But it's not necessary.
Nor does it feel like you are competing to "be the best" in Snake Eater, any sense of competition is one linked to simply surviving, and if you're encouraged to "become" anything it's...the jungle. But, more to the point, perhaps the greatest joy I got from gaming in 2012 was from completing this beloved game from my teenage years without killing anyone. It made me feel like a better player than I had before, it proved a far more exciting playthrough than any of my previous attempts and it felt like a much healthier experience (and made The Sorrow's fight much easier!). I had a similar response to Mark of the Ninja on a no kills playthrough and I'm hopeful for a similar experience with Hitman when I get round to buying it. One of my greatest disappointments this year came from Far Cry 3 which began with all the promise of a Snake Eater style survival story but devolved into indulgent violence despite what the lead writer may contest.
A couple of years ago Demon's Souls made me more patient when playing games and reignited my faith in the potential to put weight on the act of murder. Dark Souls continued this trend for me in 2012 by managing to contain all the justification for violence found in Snake Eater without the dependence on narrative. Dark Souls takes place in such a scary world, populated by such powerful and terrifying enemies, that killing feels like the only appropriate response. It would be illogical to attempt survival in its world as a pacifist. And, because of its nature as necessary violence in response to a hostile world, it feels more justifiable than the glorified murder in other contemporary action games. The Souls franchise never affords you the luxury of gratuitous killing: if you get complacent, you will die. It strikes me as an extension of the core of Minecraft and its emphasis on survival, over prowess.
I returned to Minecraft earlier this year with the release of their Hardcore mode which creates a world on the hardest difficulty setting and borrows the Roguelike concept of perma-death. Despite being fairly played out by this point, some of my most memorable experiences this year came from cowering in a hut on my "Omicron Persei 9" hardcore map. Violence would have been the solution, had I the balls to leave my shelter.
2012 was a year, then, in which I tried to delve into those games which discourage the pursuit to "be the best", wrapped up in all its violent glory. I suppose I followed the general trend in the industry that was happening anyway, exemplified by the popularity of The Walking Dead games in all of this Game of the Year business. (I'm only halfway through episode 4 so no spoilers please!!) The main thing I've taken from the game so far, aside from the immense weight placed upon death and the decisions leading up to it, is that there is no way to "be the best" - no way to beat the competition and get everything right. Killing someone in The Walking Dead creates as many problems as it solves, if not more, and it's something that more developers should follow up on.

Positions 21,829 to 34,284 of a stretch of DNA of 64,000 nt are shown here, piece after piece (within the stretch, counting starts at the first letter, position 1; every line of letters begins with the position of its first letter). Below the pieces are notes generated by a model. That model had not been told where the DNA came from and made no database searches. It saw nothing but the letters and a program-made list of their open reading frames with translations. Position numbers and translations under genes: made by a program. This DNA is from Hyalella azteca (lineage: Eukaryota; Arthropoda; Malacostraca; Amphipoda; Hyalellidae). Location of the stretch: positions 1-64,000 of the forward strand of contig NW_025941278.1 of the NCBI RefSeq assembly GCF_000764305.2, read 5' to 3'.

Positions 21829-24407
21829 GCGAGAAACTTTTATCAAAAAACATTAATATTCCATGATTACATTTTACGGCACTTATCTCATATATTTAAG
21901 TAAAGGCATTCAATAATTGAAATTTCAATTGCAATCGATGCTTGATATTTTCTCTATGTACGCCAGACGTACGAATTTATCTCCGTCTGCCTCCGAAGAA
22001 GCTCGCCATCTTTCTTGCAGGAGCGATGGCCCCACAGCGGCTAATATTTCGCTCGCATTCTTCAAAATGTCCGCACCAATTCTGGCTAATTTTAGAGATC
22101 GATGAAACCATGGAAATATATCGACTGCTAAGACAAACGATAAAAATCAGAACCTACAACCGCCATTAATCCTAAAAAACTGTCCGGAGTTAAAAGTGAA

Death need not be the centrepiece on the video games table, yet it often seems to be. And I would be lying if I said my time with violent shooters/action games was over - I'll be buying GTA5 for sure, and I spent a not insignificant amount of time on the multiplayer in Max Payne 3 and Uncharted 3 this year - but it's telling that those games I remember most fondly are those which discouraged pulling the trigger, brandishing a sword, or dropping a salt lick, unless absolutely necessary. To The Moon, a game based completely around an extended period of death and dying and all the emotional implications therein, hit me hardest. I went in expecting a generic, twee indie game, and came out a little teary eyed, reminded of the richness, variety, and potential for death in video games.
I look forward to 2013, when I hope more games will discard death as a means to beat competitors and embrace it as a meaningful and diverse centre point for emotional, intellectual, and perhaps enjoyable interactions.